Wearable alcohol biosensors
Regular readers will be aware of the London sobriety tag scheme. A sobriety tag is the tabloid short-hand for the Alcohol Abstinence Monitoring Requirement (AAMR) introduced by the Legal Aid, Sentencing and Punishment of Offenders (LASPO) Act 2012 which allows courts to require an offender to abstain from alcohol for a fixed time period of up to 120 days and be regularly tested, via a transdermal alcohol monitoring device in the form of a ‘tag’ fitted around the ankle, as part of a Community or Suspended Sentence Order. The tag takes 45-48 readings per day of the wearer’s alcohol use.
Here is a picture of the tagging anklet:
I recently came across the next generation of wearable alcohol biosensors which, interestingly, was stimulated by a competition run by the US National Institute on Alcohol Abuse and Alcoholism.
The challenge set by the competition was to create a device that not only improved on existing technology by providing real-time Blood Alcohol Count (BAC) monitoring, but also came with an inconspicuous design that is appealing to the general public. The challenge stated that the device must be able to measure blood alcohol level, interpret and store the data, or transmit it to a smartphone or other device by wireless transmission.
By offering a $200,000 prize, the NIAA expedited a much more user friendly device:
What can it do?
With BACtrack Skyn, the user can passively track alcohol consumption in real-time.
By syncing with an app on a smartphone or smartwatch, users can get powerful and actionable data. Suggested uses including a user’s phone vibrating to notify that they’re approaching 0.04 %BAC and remind them to slow down their drinking, or in the case of sobriety monitoring, a family member could receive a notification when a person’s BAC goes above zero.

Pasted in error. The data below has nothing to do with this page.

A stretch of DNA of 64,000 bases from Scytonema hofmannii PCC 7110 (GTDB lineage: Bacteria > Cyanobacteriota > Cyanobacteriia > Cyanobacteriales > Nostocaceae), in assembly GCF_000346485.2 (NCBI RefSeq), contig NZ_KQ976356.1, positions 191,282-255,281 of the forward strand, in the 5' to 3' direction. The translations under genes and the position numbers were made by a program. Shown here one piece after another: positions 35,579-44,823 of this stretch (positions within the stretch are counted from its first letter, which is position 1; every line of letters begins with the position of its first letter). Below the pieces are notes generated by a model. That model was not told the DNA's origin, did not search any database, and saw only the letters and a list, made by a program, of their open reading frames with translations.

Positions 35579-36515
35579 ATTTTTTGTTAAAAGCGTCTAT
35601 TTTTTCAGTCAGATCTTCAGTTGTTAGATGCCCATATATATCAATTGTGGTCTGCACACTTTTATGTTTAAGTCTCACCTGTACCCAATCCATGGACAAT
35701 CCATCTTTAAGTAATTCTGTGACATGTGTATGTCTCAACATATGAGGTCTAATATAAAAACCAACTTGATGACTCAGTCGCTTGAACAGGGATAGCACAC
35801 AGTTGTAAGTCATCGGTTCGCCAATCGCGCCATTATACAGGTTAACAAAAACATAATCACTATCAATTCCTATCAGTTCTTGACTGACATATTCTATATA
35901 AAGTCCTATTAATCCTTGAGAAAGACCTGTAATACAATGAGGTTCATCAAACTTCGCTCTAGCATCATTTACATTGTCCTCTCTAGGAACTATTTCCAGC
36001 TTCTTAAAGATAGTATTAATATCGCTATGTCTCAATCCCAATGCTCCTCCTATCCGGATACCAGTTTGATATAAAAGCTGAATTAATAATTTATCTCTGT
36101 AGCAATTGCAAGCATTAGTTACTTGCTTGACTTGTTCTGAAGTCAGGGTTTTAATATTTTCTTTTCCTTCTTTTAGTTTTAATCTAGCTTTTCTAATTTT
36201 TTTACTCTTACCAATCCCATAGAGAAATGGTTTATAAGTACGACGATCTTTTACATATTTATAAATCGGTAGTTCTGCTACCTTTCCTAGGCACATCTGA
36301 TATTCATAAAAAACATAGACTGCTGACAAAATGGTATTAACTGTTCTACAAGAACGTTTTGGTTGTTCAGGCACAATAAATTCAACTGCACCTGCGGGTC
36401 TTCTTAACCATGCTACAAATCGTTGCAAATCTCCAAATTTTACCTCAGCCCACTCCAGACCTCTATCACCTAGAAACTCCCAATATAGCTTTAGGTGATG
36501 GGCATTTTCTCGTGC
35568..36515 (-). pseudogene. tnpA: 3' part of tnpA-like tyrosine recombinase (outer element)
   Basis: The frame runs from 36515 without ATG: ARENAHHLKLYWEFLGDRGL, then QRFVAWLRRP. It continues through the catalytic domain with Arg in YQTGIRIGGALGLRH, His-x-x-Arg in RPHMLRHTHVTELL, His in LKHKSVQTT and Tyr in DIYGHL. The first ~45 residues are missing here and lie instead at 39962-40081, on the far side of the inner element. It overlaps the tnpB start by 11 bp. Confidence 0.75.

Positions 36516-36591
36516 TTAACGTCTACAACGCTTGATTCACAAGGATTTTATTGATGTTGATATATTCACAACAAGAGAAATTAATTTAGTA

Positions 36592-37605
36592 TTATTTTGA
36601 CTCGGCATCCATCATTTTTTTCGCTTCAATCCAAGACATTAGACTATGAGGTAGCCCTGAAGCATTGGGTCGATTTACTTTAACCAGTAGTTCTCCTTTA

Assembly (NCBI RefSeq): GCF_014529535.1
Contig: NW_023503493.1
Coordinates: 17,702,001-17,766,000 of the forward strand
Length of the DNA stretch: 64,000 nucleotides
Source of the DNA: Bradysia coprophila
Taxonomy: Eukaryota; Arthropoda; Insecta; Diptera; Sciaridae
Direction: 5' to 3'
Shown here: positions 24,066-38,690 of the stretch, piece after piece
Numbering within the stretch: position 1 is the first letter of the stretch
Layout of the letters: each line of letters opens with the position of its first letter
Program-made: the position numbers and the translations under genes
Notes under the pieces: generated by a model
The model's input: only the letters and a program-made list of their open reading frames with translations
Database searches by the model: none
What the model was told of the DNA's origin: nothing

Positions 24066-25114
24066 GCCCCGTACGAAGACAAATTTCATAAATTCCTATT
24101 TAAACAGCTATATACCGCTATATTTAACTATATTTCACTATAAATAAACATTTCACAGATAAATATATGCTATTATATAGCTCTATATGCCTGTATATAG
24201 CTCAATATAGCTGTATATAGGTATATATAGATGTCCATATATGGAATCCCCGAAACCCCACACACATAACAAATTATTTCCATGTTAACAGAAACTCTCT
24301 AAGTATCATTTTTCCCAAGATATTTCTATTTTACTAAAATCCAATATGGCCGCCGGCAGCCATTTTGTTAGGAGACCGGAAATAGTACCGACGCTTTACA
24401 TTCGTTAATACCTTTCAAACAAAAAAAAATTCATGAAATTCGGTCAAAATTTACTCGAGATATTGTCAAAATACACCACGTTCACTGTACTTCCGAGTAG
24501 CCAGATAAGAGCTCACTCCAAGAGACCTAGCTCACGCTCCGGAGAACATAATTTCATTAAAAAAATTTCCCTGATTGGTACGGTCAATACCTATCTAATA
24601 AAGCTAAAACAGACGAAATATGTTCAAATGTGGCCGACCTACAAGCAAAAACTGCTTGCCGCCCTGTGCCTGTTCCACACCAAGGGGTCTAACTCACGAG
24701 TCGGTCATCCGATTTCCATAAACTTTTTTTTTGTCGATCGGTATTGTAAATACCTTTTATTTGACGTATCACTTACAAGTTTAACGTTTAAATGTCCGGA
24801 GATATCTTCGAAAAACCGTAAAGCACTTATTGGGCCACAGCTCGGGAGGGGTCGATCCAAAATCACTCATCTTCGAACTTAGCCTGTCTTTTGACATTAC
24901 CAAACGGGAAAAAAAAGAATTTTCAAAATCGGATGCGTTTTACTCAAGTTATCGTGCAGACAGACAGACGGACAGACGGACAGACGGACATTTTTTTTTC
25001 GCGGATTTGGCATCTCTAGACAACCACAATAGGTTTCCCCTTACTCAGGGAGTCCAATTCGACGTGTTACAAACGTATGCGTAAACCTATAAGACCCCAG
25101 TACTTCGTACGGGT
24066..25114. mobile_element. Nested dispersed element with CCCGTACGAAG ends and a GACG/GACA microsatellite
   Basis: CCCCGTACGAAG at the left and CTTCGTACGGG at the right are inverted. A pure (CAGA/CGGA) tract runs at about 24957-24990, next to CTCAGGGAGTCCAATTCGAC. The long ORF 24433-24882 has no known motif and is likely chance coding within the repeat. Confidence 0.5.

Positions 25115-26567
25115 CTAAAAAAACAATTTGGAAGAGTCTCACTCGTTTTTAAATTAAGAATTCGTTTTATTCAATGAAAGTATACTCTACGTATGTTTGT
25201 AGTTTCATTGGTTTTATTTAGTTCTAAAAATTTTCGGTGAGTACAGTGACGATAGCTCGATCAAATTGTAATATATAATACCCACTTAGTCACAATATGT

How does it work?
BACtrack Skyn uses transdermal monitoring (via an electrochemical sensor) to track the ethanol molecules escaping through skin. While most consumed alcohol is processed within the body, some escapes through the skin in the form of ethanol. As a result, the device can read this ethanol signal, and use a proprietary algorithm and device calibration to convert the raw response reading to an estimated Blood Alcohol Content (BAC) reading.
Samples can be taken as frequently as every second, can be sent from the wrist device to a smartphone, and if desired, to a cloud server for further distribution.
By making the device much more wearable — out in public most people would assume it was a wearable fitness device — the company has immediately made it attractive to anyone wanting to control their own alcohol use.
By sharing the information with an alcohol counsellor (via the Internet), makes the device a perfect modern drink diary enabling worker and user to find patterns and triggers for use and construct strategies to reduce or drop drinking.
Although the company does not give a price for the device which will be available by the end of 2016, it is described as affordable.
If you’re interested enough to want to know more, the video below is the company’s submission for the NIAAA competition: